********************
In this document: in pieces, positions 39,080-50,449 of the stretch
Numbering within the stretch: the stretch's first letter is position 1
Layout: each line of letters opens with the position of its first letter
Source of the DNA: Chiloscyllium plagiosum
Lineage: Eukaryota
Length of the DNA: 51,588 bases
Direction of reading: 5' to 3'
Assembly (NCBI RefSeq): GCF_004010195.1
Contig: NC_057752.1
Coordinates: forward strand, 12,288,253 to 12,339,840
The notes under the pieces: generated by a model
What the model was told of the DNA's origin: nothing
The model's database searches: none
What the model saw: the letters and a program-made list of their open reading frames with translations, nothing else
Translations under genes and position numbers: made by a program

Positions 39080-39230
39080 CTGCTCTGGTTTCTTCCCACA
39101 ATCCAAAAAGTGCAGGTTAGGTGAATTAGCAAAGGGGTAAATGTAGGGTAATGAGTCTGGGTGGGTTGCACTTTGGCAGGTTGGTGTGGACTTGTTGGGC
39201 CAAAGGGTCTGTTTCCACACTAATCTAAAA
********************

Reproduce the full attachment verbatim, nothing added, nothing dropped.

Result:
In this document: in pieces, positions 39,080-50,449 of the stretch
Numbering within the stretch: the stretch's first letter is position 1
Layout: each line of letters opens with the position of its first letter
Source of the DNA: Chiloscyllium plagiosum
Lineage: Eukaryota
Length of the DNA: 51,588 bases
Direction of reading: 5' to 3'
Assembly (NCBI RefSeq): GCF_004010195.1
Contig: NC_057752.1
Coordinates: forward strand, 12,288,253 to 12,339,840
The notes under the pieces: generated by a model
What the model was told of the DNA's origin: nothing
The model's database searches: none
What the model saw: the letters and a program-made list of their open reading frames with translations, nothing else
Translations under genes and position numbers: made by a program

Positions 39080-39230
39080 CTGCTCTGGTTTCTTCCCACA
39101 ATCCAAAAAGTGCAGGTTAGGTGAATTAGCAAAGGGGTAAATGTAGGGTAATGAGTCTGGGTGGGTTGCACTTTGGCAGGTTGGTGTGGACTTGTTGGGC
39201 CAAAGGGTCTGTTTCCACACTAATCTAAAA